Governor Murphy Signs Legislation Requiring the Removal of Obstructive Vegetation Near Railroad Crossings
“Vegetation can pose a serious hazard to passenger and commercial train traffic, as well as those crossing railroad tracks,” said Governor Murphy. “This legislation will improve safety on our railroads and hold railroad operators responsible for removal of obstructive vegetation at our many railroad crossings.”
“NJ TRANSIT’s top priority is always the safety of our customers, employees and the public so we support initiatives like this to increase safety for all,” said NJ TRANSIT President & CEO Kevin Corbett. “Removal of vegetation, especially near grade crossings, enhances the line of sight for our locomotive engineers as well as drivers, bicyclists and pedestrians. That’s why these efforts have and will continue to be a critical component of our preventative maintenance efforts.”
S3425 requires railroad operators to destroy or remove obstructive vegetation upon and within its right-of-way at each intersection with a public road or highway, for 300 feet from the edge of the public road or highway or such other distance that the Commissioner of Transportation determines to be reasonably safe.
Primary sponsors of the bill include Senators Patrick J. Diegnan Jr. and M. Teresa Ruiz, and Assemblymembers Yvonne Lopez, Daniel R. Benson, and BettyLou DeCroce.
“Vegetation impedes the flow of transportation and presents safety hazards whether it be roads with automobiles and schools buses or on the tracks with trains,” said Senator Diegnan. “This law will enhance the safety of railroad crossings in the state by providing travelers on the road, or on the track, an unobstructed view while crossing.”
“For the safety of the rail riders, train operators and motorists, we must keep our railroad crossings clear of dangerously overgrown vegetation,” said Senator Ruiz. “This legislation will remove a potential hazard and reduce the likelihood of accidents.”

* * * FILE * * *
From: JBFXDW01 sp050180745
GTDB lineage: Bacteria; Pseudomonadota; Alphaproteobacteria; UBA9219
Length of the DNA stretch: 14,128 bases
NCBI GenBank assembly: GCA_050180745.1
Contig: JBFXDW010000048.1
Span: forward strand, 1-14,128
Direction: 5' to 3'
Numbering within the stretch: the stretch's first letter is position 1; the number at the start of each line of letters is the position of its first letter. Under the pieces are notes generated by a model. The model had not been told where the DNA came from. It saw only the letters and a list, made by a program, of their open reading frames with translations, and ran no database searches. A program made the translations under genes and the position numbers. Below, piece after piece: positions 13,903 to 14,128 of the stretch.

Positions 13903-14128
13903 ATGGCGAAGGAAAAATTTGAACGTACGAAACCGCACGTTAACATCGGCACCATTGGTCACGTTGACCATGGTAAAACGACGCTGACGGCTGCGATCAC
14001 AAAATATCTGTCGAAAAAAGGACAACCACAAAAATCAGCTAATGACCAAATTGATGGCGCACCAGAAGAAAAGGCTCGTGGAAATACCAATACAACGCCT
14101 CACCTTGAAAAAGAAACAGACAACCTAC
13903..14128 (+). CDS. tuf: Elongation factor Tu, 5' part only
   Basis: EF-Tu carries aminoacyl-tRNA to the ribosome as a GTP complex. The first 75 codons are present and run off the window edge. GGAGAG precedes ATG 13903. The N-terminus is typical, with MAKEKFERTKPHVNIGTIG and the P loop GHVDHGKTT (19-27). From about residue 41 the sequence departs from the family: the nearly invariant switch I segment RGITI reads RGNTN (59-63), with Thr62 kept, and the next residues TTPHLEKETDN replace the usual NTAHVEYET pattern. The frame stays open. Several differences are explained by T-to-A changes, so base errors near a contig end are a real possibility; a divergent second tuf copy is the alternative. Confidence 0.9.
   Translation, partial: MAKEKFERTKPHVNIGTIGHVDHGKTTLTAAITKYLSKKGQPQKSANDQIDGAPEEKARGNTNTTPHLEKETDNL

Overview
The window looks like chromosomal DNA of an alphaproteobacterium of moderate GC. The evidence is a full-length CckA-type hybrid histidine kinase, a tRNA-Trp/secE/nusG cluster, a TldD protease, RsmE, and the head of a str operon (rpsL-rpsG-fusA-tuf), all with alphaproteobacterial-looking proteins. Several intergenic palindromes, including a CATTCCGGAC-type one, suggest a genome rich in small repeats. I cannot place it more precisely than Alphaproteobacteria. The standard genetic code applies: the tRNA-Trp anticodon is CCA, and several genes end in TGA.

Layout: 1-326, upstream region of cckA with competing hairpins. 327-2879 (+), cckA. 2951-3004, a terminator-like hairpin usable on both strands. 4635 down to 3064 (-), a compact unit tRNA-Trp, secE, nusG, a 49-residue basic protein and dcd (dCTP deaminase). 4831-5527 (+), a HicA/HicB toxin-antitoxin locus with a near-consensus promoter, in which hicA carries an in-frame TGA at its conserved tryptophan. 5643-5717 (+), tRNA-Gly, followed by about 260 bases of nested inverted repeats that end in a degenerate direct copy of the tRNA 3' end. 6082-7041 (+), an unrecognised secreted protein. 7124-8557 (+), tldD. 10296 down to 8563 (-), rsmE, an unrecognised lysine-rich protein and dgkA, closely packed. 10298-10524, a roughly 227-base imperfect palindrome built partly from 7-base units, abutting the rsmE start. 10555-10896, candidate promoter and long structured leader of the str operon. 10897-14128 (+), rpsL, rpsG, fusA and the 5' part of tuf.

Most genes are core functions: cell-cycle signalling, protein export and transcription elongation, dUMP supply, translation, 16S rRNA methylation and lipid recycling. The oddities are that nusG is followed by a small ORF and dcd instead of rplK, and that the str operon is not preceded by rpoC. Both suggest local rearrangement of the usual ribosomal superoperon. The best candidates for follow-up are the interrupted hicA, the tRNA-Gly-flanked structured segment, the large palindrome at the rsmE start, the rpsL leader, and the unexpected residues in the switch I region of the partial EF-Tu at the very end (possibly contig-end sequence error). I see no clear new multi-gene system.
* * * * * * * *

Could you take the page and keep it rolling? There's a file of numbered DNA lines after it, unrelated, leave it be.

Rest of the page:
“Every day, trains weighing hundreds of thousands of pounds traveling at great speeds crisscross the rails throughout our State. As a major transit hub, the safety of our railroads is of paramount importance,” said first primary sponsor Assemblywoman Lopez. “Train tracks that are not kept clear of obstruction can prevent inspectors from noticing defects and can limit the visibility of important signage and signals at crossings. New Jersey must address any safety concerns that can place individuals at risk, and ensuring that overgrown vegetation is maintained is one way we can safeguard the wellbeing of operators, passengers and bystanders alike.”
“Weeds and trees that have grown too close to train tracks or even begun to extend onto them pose an often-overlooked danger to both commuters and railroad employees,” said Assemblyman Benson, chairman of the Assembly Transportation Committee. “This overgrowth can contribute to the degradation of track structure and can cause more injuries among maintenance crews as they work in the vicinity of the tracks. Railroad operators can help prevent these issues by clearing obstructive vegetation along their routes.”
“Train conductors and automobile drivers need to be able to see clearly to prevent accidents,” said Assemblywoman DeCroce. “This law will help expedite the removal of obstructive brush at dangerous crossings and save lives.”
“Clearing vegetation and obstructions from all railroad crossings is just another measure that will keep the driving public, our children, and railroad employees safe,” said Jerome Johnson, General Chairman and President of SMART Transportation Division Local 60. “I would like to thank Governor Murphy and the Legislatures for all their efforts protecting the citizens of NJ.”
“Excessive vegetation has the potential to cause harm to commuters, railroad workers, and many others,” said Ronald Sabol, state legislative director for the SMART Transportation Division. “Thank you to the Governor for signing this important legislation that will improve safety across our statewide rail system.”
“Every student deserves to learn and thrive in their educational environment, without worrying about their safety.” said Governor Murphy. “Paul’s Law will ensure that the safety of children with seizure disorders is a priority in our schools. I thank Paul and his family for bringing attention to this issue that affects so many parents and children across our state.”
The legislation signed today authorizes a parent or guardian of a student with epilepsy or a seizure disorder to request use of an individualized health care plan. This individualized health care plan will be developed for each student by the school nurse, in consultation with the parent or guardian of a student with a seizure disorder and other appropriate medical professionals. The plan will be consistent with the recommendations of the student’s health care providers and will outline a set of procedural guidelines that provide specific directions about what to do in an emergency. Additionally, boards of education will be required to ensure that all building staff are trained in the care of students with epilepsy and seizure disorders.